Top of the ninth.
A tilt between the New York Mets and the Philadelphia Phillies.
Score knotted at 1.
But it wasn't the hometown team that suddenly brought the crowd at Citizen's Bank Park to its feet.
Indeed, the entire country had erupted - dancing in the streets from New York to San Francisco.
America had hit a home run.
Osama bin Laden was dead.
USA! Number one!
The front page of the Philadelphia Daily News summed it up tidily: We Got the Bastard.
Vengeance at Last, chimed the New York Post.
Amid the blood-frenzied blare of an honest-to-goodness terrorist killing, a certain irony may have been lost on Americans. Had there ever been a time when they so closely resembled the crowds of every-day Pakistanis, stomping and shrilling anti-U.S. slogans in their frequent bouts of flag-waving fervour?
Jive, jive! Pakistan!
But it wasn't only Americans exulting in the May 1 mission that saw Navy SEALS drop from stealth helicopters on an unsuspecting compound in Abbottabad -- a mission that ended with the iconic al-Qaeda leader reportedly shot in the head and thrown into the sea.
Canada horned in the party.
Burn in Hell, spat the Edmonton Sun's front page.
Justice est faite, pronounced Montreal's La Presse.
But what was the actual story?
To some, it had as many holes in it as bin Laden's bullet-ridden bedroom.
What to believe? Or, more importantly, who?
The trick to killing a man perceived as a super-villain by one-half of the world -- and a folk hero by the other half -- is to avoid throwing his mutilated corpse into the sea.
That's when people start talking.
Like NDP Deputy Leader Thomas Mulcair. A day after his party's unprecedented showing in the federal election, Mulcair was making headlines for acting downright un-politic. He told the CBC's Evan Solomon that he didn't believe the U.S. even had photos of bin Laden's corpse.
"If they've got pictures of a cadaver," he said, "Then there's probably more going on than we suspect in what happened there."
Conservative MP Chris Alexander blazed back: "We've heard lots of people who are denying the facts in this case. It's an insult to everyone's intelligence to propagate that kind of conspiracy."
The next day, a chastened Mulcair was back to politics, claiming his earlier statement was the "meandering" by-product of post-election fatigue.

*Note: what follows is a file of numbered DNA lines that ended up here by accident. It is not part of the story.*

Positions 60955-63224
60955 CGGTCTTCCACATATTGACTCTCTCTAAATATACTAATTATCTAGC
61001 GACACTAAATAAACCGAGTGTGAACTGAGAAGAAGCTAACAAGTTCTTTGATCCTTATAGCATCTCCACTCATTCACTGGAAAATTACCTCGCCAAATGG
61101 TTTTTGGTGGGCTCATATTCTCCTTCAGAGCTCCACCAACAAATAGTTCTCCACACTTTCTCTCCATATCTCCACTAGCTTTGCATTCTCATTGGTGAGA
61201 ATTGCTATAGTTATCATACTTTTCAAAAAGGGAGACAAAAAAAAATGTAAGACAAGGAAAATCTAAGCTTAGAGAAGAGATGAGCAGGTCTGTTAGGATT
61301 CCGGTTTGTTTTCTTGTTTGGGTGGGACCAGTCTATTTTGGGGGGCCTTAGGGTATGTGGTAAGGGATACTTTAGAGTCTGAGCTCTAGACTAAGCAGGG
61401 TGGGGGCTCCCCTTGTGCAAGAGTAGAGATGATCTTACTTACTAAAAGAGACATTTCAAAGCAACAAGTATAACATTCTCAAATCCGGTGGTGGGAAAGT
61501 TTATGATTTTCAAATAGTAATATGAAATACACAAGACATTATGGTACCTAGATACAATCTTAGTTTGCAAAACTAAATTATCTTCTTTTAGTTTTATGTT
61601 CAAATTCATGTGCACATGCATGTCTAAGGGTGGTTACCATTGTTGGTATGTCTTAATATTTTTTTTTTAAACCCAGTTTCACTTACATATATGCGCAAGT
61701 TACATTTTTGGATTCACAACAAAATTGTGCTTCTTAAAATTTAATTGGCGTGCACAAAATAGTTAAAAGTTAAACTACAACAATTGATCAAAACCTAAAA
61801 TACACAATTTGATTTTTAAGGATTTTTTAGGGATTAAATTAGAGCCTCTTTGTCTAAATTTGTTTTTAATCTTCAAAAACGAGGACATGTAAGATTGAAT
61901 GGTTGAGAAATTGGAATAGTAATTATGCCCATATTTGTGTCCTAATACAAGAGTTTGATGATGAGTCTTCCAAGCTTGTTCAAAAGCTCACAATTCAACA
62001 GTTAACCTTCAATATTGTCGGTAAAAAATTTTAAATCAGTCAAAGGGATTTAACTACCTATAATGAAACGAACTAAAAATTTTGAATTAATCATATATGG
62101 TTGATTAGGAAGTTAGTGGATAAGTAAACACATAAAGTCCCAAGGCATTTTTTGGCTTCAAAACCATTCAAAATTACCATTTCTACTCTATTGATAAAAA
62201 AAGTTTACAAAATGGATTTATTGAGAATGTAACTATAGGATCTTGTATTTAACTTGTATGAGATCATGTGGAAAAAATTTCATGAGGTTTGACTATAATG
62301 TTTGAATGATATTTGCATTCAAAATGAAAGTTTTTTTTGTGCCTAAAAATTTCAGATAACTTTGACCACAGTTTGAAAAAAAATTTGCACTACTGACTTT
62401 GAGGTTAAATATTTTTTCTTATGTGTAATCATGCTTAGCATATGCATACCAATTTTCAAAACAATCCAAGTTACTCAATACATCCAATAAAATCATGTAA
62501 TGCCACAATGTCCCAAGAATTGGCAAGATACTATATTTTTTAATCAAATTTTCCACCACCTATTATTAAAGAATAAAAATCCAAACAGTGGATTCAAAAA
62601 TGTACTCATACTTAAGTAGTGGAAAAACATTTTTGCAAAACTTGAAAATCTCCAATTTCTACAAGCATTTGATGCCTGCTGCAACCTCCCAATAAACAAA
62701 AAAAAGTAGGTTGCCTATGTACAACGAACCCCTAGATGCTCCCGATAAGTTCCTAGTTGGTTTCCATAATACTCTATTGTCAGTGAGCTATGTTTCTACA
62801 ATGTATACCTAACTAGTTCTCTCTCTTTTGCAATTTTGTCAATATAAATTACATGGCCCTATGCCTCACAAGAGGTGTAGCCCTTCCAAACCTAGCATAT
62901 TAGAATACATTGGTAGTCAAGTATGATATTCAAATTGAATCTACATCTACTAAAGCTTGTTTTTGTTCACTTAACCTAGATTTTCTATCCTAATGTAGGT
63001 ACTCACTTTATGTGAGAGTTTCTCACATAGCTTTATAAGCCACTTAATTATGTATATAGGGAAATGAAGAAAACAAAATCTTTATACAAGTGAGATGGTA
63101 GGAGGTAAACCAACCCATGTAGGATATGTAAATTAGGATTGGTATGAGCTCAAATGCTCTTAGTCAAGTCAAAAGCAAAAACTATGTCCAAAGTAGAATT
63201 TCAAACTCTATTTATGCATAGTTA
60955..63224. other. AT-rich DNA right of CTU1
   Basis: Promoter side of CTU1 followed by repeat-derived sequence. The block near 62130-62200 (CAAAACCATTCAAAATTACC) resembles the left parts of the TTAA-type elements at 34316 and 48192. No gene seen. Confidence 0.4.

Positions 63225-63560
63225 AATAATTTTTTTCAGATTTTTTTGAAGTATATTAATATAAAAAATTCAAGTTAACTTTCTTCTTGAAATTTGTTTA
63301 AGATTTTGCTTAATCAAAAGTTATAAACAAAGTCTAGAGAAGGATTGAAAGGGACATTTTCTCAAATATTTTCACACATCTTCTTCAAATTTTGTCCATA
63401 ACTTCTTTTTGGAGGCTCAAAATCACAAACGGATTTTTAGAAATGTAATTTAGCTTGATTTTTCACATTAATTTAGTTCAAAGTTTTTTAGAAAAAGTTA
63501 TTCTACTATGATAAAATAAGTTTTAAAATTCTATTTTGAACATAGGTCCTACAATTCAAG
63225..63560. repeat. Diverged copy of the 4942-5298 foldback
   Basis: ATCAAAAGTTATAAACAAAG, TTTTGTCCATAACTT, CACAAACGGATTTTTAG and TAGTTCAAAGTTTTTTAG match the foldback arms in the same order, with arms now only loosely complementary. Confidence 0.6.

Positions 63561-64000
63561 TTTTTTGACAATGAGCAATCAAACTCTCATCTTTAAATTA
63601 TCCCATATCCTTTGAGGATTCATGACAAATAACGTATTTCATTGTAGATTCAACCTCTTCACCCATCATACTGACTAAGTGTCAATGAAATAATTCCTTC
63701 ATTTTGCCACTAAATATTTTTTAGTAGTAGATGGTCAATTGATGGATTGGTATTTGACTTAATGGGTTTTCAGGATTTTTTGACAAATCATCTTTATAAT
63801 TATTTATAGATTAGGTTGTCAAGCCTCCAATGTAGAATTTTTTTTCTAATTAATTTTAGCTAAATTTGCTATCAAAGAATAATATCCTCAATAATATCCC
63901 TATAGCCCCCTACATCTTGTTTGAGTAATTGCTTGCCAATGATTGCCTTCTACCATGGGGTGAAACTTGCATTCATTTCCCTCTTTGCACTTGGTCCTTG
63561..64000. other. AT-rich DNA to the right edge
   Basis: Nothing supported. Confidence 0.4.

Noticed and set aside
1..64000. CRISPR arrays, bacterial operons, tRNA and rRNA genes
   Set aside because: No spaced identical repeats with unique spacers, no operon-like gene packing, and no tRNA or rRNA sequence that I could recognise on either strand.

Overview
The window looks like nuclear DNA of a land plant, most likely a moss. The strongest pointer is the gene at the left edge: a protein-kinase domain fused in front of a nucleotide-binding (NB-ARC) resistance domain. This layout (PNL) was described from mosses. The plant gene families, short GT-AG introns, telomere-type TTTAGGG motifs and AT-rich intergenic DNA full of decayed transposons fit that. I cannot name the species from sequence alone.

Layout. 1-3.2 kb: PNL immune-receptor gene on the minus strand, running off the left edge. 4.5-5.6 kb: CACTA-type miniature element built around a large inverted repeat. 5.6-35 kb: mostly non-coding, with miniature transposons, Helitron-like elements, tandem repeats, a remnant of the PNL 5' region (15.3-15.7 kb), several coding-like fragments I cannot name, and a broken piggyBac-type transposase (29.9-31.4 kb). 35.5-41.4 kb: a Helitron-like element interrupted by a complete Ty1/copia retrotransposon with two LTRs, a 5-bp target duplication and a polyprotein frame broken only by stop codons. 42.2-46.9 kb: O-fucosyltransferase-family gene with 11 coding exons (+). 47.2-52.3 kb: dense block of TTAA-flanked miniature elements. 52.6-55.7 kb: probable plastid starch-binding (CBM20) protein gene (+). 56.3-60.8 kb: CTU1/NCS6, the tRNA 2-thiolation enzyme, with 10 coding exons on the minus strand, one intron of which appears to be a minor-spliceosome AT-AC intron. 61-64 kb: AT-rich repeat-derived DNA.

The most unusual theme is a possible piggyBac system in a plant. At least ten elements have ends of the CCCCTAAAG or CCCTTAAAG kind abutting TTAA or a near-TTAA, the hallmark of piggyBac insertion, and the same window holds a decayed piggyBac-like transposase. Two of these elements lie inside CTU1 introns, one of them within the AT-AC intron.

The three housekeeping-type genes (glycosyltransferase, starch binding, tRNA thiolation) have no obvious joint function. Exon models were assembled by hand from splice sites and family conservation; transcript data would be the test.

If the official account of bin Laden's death gets a little frayed in Canada, where we're expected to march in step with our cross-border cousins, imagine how it has splintered in Pakistan.
Or ask Rohit Gandhi, an Emmy-winning documentary maker and journalist who has reported extensively from Pakistan.
"Many feel that Osama, if at all he was captured, was captured somewhere in the mountains and the Americans created this whole attack exercise to defame Pakistan," he says. "They say the Americans are now after the country's nuclear weapons... This is all part of the larger strategy that no Muslim country should have nuclear weapons."
Some, like Abbottabad resident Khurram Yusuf Zai, say that Osama died many years ago in the mountains and the operation was a hoax. That's why America has yet to show the world any proof of his death.
Farooq Ahmed, another Abbottabad local, fumed, "How is it possible that a man who is so important was living here and nobody had any clue? There was obviously no Osama here."
Pakistan, of course, has little reason to embrace the U.S. narrative.
Aside from having its sovereignty routinely trampled under America's rough-out combat boots, the country has also become a popular business destination for U.S. drones. On May 24, no less than seven suspected militants were killed in a single remote-controlled rampage.
"US drone strikes have killed more civilians that terrorists," Pakistani Senator Tariq Khan seethed. "The collateral damage is too heavy and the result is that more and more Pakistanis get angry at the Americans for using drones and violating Pakistan air space and sovereignty.
In the parlance of baseball, Pakistan is the away team. They're not expected to be thrilled when the other team scores. And it's hard to deny that America scored big on Operation Osama.
Pakistan must realize that they remain mired at the bottom of the ninth.
More than a few runs down.
And, most certainly, run down.
At least, retired Pakistani general Hamid Gul is gamely trying to steal third. The man credited with sowing the seeds of the modern-day Taliban, is floating another story.
"My feeling is that it was all a hoax, a drama, which has been crafted -- and badly scripted," he said, during a sit-down with Gandhi.
If bin Laden was so publicly suffering from a serious kidney ailment, why wasn't there a dialysis machine at his compound, he asked? Or a single recorded doctor's visit? And America's most persuasive body of evidence is, literally, fish food.
Gul is too savvy a veteran of this grand political game to know that the American story -- We Got the Bastard -- has won the day.
"Whenever I come across the American people, I find them very, very good -- in fact, innocent. I think it is their innocence and gullibility which is exploited by their policy makers -- who are driven by a dark impulse unfortunately.
It's a sentiment that's found wide currency in Pakistan -- and just about nowhere else.
But then again, the home team always has the advantage.
Here's a clip from Rohit Gandhi's interview with Hamid Gul: